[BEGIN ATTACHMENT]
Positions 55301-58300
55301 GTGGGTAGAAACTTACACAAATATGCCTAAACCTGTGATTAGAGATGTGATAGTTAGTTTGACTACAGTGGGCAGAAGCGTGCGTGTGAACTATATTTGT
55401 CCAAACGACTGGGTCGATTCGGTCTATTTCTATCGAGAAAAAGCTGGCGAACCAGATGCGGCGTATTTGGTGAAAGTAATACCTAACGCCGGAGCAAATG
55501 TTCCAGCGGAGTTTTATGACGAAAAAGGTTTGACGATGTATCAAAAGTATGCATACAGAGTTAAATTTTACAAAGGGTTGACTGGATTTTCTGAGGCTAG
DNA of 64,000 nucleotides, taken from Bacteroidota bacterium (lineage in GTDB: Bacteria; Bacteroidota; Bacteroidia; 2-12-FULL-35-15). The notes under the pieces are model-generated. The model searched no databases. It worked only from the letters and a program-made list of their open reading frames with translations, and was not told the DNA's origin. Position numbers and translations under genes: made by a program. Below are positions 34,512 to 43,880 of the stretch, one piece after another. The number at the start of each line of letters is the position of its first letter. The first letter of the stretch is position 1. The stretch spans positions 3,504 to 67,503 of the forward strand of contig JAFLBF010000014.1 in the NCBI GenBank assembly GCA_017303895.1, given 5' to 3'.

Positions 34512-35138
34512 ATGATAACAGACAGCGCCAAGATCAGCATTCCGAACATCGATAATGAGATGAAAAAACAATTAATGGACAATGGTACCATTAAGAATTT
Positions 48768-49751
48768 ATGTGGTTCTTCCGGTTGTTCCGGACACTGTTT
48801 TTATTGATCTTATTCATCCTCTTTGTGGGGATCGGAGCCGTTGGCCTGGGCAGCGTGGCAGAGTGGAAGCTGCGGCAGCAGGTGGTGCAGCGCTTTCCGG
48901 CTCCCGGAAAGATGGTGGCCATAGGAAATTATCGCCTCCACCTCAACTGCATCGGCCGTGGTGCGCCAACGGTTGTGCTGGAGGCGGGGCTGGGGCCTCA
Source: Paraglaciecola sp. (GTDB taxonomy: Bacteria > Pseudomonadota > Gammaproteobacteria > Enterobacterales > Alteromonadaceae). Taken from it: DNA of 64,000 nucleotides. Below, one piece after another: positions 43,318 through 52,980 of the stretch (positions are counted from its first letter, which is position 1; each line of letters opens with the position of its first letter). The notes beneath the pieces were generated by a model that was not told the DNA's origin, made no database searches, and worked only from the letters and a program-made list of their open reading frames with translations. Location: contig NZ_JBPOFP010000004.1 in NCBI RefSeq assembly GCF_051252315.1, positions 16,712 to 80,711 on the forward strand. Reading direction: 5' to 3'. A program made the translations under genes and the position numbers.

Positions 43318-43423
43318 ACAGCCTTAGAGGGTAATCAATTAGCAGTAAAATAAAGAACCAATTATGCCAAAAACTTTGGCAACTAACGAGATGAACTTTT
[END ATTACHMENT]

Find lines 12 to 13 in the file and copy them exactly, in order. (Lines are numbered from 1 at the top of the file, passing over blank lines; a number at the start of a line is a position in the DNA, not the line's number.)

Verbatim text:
Source: Paraglaciecola sp. (GTDB taxonomy: Bacteria > Pseudomonadota > Gammaproteobacteria > Enterobacterales > Alteromonadaceae). Taken from it: DNA of 64,000 nucleotides. Below, one piece after another: positions 43,318 through 52,980 of the stretch (positions are counted from its first letter, which is position 1; each line of letters opens with the position of its first letter). The notes beneath the pieces were generated by a model that was not told the DNA's origin, made no database searches, and worked only from the letters and a program-made list of their open reading frames with translations. Location: contig NZ_JBPOFP010000004.1 in NCBI RefSeq assembly GCF_051252315.1, positions 16,712 to 80,711 on the forward strand. Reading direction: 5' to 3'. A program made the translations under genes and the position numbers.

Positions 43318-43423